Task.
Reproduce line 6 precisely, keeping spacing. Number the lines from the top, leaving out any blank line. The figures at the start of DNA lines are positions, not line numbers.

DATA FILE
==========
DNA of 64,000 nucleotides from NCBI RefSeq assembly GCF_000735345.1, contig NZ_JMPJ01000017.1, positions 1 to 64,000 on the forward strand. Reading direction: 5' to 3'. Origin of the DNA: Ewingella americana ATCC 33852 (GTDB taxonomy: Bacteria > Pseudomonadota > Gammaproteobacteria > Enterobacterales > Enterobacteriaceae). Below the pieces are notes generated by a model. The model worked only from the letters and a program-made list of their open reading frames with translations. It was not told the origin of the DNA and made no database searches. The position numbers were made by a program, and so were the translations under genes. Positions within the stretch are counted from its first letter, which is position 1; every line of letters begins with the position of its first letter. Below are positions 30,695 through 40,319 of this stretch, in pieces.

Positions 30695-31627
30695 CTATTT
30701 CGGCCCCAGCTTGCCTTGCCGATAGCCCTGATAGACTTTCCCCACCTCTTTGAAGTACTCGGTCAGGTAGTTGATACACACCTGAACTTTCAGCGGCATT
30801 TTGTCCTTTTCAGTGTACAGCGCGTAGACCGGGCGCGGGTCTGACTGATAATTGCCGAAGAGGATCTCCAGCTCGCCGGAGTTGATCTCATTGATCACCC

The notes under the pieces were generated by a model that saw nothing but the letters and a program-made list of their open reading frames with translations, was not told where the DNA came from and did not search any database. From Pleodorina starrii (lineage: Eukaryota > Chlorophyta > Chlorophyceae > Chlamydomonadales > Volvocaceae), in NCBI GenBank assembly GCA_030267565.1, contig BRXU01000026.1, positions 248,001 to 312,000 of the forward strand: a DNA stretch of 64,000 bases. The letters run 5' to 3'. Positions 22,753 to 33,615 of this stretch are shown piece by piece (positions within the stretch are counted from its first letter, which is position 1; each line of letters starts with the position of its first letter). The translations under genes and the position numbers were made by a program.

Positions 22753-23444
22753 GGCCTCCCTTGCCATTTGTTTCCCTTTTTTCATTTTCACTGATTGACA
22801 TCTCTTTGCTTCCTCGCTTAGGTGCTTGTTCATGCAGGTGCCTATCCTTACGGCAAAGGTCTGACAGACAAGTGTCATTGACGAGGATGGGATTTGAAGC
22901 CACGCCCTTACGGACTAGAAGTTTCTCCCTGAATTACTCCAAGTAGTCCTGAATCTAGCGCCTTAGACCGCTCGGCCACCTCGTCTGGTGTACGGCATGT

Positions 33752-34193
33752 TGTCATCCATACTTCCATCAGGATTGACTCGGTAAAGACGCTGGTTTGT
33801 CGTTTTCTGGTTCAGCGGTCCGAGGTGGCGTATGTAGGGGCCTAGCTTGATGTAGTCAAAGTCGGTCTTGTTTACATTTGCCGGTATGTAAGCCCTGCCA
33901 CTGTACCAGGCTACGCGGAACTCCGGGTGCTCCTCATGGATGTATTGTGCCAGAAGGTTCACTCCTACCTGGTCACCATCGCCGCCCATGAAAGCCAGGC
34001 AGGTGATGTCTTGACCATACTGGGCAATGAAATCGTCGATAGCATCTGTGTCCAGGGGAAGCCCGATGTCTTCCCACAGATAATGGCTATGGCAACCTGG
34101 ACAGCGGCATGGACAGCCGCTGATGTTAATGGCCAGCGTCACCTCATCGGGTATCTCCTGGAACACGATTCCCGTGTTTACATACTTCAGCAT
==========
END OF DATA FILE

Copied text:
The notes under the pieces were generated by a model that saw nothing but the letters and a program-made list of their open reading frames with translations, was not told where the DNA came from and did not search any database. From Pleodorina starrii (lineage: Eukaryota > Chlorophyta > Chlorophyceae > Chlamydomonadales > Volvocaceae), in NCBI GenBank assembly GCA_030267565.1, contig BRXU01000026.1, positions 248,001 to 312,000 of the forward strand: a DNA stretch of 64,000 bases. The letters run 5' to 3'. Positions 22,753 to 33,615 of this stretch are shown piece by piece (positions within the stretch are counted from its first letter, which is position 1; each line of letters starts with the position of its first letter). The translations under genes and the position numbers were made by a program.